Priscilla Stilwell

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since Aug 28, 2019
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forest garden rabbit greening the desert
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Recent posts by Priscilla Stilwell

Hit a major turning point last night when hundreds of thousands of gallons of water and many tons of silt and debris washed across our agriculture land where the food forest was going. Half of my baby trees were washed up. I've found all but two. My Swale is gone, filled in with stones. My banana garden form (no bananas yet) is still in tact and full of water.

The garden got a lot of water and silt in it as well, even with the pallets blocking much. I've found most everything, and it's salvageable. All seedlings are gone of course. Moringa is all gone except for the cuttings. But those are easy enough.

So new plan: no swales, just enormous amounts of vetiver in an alternating dash pattern to hold water back. But we're going to have to start further up hill, or it will just overflow.

Lots of work to do.
2 years ago
I wonder if it would work for the bottom of my swales as a ground cover? I suspect our harsh dry seasons combined with local deer would keep it from taking over, and I'd use a lot for tea too.
Depends on what you planted and how deep the mulch is. You can sprinkle mulch now and tuck more in once the seedlings get up to 5 or 6 inches or so.
2 years ago
I was woke up this morning by the sound of a hummingbird droning outside my window. They seem to be increasing their population here (as well as other birds). I'd like to encounter more of them, cause they're so pretty! But we have tons of ants here, and so sugar water isn't a great option. What can I planted that's suitable for tropical, dry, windy, hot climate? Preferably perennial. Even better if people (or at least bunnies and chickens) can eat it too!
2 years ago

Tyler Ludens wrote:Can you coppice some of the trees for sticks?

Yes, in limited amounts.
2 years ago
I am very interested in pursuing the benefits of fungi in the garden, but where I live, it's very dry, hot, and windy for much of the year, with some flooding during the relatively short rainy seasons. We also don't have a lot of shade since the oldest trees are about 6 years old. There's also very little access to fallen trees or logs to start the fungi spores.

I'm curious hearing how others in similar environments have countered these challenges. It seems that once the fungi gets established, it will help to resolve some of these very issues, but in the meantime, what would you suggest?
2 years ago
Looks great! I never quite understood why it was important to dig down. I know that provides access to more moisture, but if the idea is to mimic nature, seems that your process is more than sufficient!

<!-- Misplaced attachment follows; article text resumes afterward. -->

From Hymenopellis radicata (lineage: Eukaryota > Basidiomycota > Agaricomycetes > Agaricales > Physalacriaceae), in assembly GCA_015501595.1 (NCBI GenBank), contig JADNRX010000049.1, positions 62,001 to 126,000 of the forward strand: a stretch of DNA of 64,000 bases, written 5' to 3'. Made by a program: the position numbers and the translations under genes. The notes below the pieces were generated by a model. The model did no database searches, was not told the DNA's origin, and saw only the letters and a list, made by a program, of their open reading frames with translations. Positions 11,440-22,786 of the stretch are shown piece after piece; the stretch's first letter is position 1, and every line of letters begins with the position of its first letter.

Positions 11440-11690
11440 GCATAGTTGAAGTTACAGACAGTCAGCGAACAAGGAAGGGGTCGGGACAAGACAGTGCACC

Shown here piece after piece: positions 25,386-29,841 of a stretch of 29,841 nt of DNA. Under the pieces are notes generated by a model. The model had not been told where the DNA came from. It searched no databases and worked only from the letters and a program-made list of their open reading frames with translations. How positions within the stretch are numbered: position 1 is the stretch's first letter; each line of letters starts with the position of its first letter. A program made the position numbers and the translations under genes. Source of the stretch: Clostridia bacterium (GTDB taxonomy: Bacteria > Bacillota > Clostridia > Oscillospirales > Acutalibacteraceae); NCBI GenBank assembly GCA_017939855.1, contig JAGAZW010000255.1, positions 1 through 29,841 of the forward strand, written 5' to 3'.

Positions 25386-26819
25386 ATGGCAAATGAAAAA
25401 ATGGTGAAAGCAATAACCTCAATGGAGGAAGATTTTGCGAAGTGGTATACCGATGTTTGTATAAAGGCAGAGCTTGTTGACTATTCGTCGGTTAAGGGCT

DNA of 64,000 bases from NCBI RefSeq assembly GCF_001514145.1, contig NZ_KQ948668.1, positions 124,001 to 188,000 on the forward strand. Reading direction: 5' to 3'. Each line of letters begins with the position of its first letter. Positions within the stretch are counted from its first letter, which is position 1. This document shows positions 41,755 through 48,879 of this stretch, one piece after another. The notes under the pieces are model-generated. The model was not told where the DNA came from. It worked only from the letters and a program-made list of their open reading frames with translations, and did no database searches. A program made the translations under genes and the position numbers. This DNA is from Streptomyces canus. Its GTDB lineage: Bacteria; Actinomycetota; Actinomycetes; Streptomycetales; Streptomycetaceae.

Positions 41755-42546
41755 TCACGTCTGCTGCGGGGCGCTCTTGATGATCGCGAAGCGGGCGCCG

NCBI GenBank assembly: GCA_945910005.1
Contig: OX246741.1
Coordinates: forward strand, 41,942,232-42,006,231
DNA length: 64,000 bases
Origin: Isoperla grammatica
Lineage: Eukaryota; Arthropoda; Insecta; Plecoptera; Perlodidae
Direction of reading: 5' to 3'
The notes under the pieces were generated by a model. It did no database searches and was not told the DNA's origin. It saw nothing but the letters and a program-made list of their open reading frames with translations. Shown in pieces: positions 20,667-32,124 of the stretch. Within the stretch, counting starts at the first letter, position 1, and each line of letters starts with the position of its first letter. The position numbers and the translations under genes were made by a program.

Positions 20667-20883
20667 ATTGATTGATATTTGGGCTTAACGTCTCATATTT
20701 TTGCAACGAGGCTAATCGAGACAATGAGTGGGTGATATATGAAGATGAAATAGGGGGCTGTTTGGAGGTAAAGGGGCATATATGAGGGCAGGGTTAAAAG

2 years ago
I planted veggie seeds in cardboard egg cartons last week. Most are peeking up now, but not all. I keep them on a tray which I push under a patio chair at night to protect them (until I have my grow space). That means they don't get direct sunlight now, and I'm concerned about that.

The sun here is very strong, and I'm worried that putting them in the sun will result in them drying out completely or burning up. But I also don't want them to get too leggy before I plant them in the beds.

Would it work to put them inside my garden fence where they would be shaded in the afternoon but get direct sun through the morning? Is there something I can do to help keep them from drying out in this windy and hot location? The egg cartons are on a plastic tray which I could flood with water once or twice a day (whenever it looks like it needs it). I can also use plastic shopping bags as a sort of greenhouse, which I've done before. But I don't want to smother them or baby them so they don't harden.

It's a big difference growing veggies here and back in Wisconsin where seedlings we're EAGER to soak up all the sun they could!

Thanks all.
2 years ago
I made some (mostly) wood ash yesterday. Went around and picked up twigs from our thorny hardwood trees, broke them up and shoved them in a tomato paste can from the cafeteria. Poked vent holes in the bottom, put a couple pieces of cardboard and dried sugar-cane scraps in the middle and lit them on fire. It burned and then smoldered for several hours and left me this morning with a nice little bit of ash.

I wanted to use ash as an additive to my gardens, but I'm curious how others use it. I've read studies where urine (my primary fertilizer) mixed with ash has better results. But I didn't see how the combination was made.

I plan to sprinkle a bit around some of my flowering trees and plants, and put some in my "super-sawdust" ( But past that, I'm curious how else I can use this source of fertility.

Also, and very important, how much is too much?
2 years ago